Before turning brown and baisted with honey!’

All the village stood outside that lowly shed,

Feathers flew and curses too, awoke the dead,

The Vicar implored the onlooking Lord

To forgive old Will his profanities, his hoard

Of obscenities and guttural exclamations –

‘O do shut up, Vicar! I need no explanations –

 

If you spent less time preaching Gospel and Word

You’d see that I’ve got a fiver on the Bird!’

And when the odds tempt the gods to put on a bet

Even I might utter a blasphemous epithet!

Go to your church and preach and pray

And I’ll look in to see you another day!’

So, the Vicar retired to hoover the nave

And bound the plot of his pastoral grave.

The noise was beyond the terror of battle,

Made worse by Doctor hammering his scuttle

With the back of the blunt old carving knife

He’d use to slice his anthracite guardian’s life,

Once Will the Slaughterman had prevailed

And this crazy flying zealot was at last impaled,

And he could purr like a carolling choir

Before the flames of his sitting room fire –

But hours flew by, the curses grew dark,

The village settled-in, a flint found a spark

And a fire was lit, and carols were sung

And old Will breathed feathers into his lung –

Hot chocolate and cold sausage rolls,

Blankets and forgiveness for these village souls

Gathered there in the Doctor’s Yard

To see if goose or Will, bloody and scarred,

Would emerge the victor of this third world war

And leave the other spread over the floor –

Suffice to say that evolution has equipped

The ape with a brain to master the script

And it was, of course, old Will who emerged,

To declare:’ At last this goose is mortally purged’.

Covered in feathers clotted with blood:

‘I’ll need some patchin’, Doc. Is that old God?

 

Well, my ‘ansum, I’ve sat in pews to hear your word;

Nowhere in Genesis did you mention that bird!

I gotta say, though almighty you may be,

And the Devil downstairs you’ve fought incessantly,

You ain’t no match for a Port’leven goose

Sold in Stithians, soused in orange juice

And served up with taties and gravy stirred –

Good Lord, you ain’t no match for that there bird.’

And the Lord turned from his heavenly throne

To look down upon Will, standing alone.

‘Have you no pity, for a Deity in debt?

Damn you, William. Your Lord is in debt –

I had my eternal shirt on you to lose,

Don’t think of me, Son. I backed the Goose!’

And Mother, she never again tempted heaven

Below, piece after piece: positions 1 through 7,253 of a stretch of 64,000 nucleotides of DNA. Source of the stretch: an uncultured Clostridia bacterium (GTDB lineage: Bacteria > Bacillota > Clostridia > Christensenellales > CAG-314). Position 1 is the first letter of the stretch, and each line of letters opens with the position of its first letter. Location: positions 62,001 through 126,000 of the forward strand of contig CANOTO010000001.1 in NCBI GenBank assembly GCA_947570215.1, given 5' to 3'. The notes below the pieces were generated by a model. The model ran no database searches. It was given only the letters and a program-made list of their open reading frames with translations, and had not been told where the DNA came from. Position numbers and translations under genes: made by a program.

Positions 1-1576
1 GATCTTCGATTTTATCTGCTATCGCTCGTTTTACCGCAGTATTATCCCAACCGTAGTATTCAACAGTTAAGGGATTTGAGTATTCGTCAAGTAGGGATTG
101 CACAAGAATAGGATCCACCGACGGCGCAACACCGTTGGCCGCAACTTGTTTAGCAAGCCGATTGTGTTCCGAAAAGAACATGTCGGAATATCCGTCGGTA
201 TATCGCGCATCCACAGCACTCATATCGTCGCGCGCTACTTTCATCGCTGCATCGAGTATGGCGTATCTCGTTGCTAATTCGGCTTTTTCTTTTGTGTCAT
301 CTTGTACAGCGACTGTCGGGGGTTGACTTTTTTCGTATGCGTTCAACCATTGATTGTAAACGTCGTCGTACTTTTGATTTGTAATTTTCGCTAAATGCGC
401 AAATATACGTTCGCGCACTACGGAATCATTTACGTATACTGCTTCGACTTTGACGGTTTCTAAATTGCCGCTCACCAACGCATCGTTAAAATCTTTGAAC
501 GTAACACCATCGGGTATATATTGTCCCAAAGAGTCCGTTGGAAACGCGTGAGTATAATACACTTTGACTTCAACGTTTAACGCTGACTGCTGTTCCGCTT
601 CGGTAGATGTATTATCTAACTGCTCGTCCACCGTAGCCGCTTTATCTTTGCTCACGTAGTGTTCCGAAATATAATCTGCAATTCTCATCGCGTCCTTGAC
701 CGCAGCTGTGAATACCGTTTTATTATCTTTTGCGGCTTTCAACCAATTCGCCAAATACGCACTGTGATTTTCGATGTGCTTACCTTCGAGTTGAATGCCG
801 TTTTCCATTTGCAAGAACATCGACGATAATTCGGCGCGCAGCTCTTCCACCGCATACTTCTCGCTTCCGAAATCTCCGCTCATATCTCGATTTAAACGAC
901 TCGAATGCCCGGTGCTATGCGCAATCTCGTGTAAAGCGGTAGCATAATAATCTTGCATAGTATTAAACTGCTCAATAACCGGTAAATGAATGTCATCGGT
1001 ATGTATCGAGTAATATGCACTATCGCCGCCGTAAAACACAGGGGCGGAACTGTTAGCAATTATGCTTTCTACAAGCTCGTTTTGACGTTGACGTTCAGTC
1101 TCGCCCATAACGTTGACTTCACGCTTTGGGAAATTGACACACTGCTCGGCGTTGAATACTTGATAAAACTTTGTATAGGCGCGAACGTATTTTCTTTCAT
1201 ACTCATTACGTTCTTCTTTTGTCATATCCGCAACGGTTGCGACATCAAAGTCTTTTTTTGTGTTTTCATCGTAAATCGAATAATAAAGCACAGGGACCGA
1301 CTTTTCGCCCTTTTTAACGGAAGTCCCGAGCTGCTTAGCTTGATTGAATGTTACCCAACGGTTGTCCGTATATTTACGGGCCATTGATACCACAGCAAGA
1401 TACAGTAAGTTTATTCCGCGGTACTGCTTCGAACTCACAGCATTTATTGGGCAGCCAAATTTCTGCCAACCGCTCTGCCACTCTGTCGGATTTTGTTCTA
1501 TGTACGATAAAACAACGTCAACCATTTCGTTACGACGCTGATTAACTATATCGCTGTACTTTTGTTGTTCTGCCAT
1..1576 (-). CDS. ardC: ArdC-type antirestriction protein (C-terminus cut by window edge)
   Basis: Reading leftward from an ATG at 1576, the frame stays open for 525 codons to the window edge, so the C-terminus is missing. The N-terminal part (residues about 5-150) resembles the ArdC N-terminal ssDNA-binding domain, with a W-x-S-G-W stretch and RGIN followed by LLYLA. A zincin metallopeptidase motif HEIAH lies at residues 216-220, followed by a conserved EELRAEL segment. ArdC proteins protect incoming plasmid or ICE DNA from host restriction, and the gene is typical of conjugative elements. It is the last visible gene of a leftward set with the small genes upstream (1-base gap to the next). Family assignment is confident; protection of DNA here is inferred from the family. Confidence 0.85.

For a bargain from a fishman from awver Port’leven!

Bert Biscoe

Vyager gans Geryow (Bert Biscoe) lives in Truro. He is a poet and songwriter whose work draws on his interests in history, politics, social justice and language. He represents the people of Boscawen Division on Cornwall Council. The Division was formerly called ‘Moresk’ – an unbroken link from civic administration to the hurried escape of Tristan and Iseult from the vengeful wrath of King Mark – Bert tries to invest Cornish values into the demand of modern life. His work is fun, and best read aloud – which he does whenever the opportunity arises, especially with fellow Cornish poet, Pol Hodge. ‘Living in Trurra’ he says ‘means that there is a constancy of running water beneath your feet – there are two clocks which ring the hours dissonantly and out of step – a good environment for poems to flourish in the cracks and shadows. Nowadays, the mullet listen attentively in the lee of the Old Bridge’

 

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Vyager gans Geryow (Bert Biscoe) lives in Truro. He is a poet and songwriter whose work draws on his interests in history, politics, social justice and language. He represents the people of Boscawen Division on Cornwall Council. The Division was formerly called ‘Moresk’ – an unbroken link from civic administration to the hurried escape of Tristan and Iseult from the vengeful wrath of King Mark – Bert tries to invest Cornish values into the demand of modern life. His work is fun, and best read aloud – which he does whenever the opportunity arises, especially with fellow Cornish poet, Pol Hodge. ‘Living in Trurra’ he says ‘means that there is a constancy of running water beneath your feet – there are two clocks which ring the hours dissonantly and out of step – a good environment for poems to flourish in the cracks and shadows. Nowadays, the mullet listen attentively in the lee of the Old Bridge’.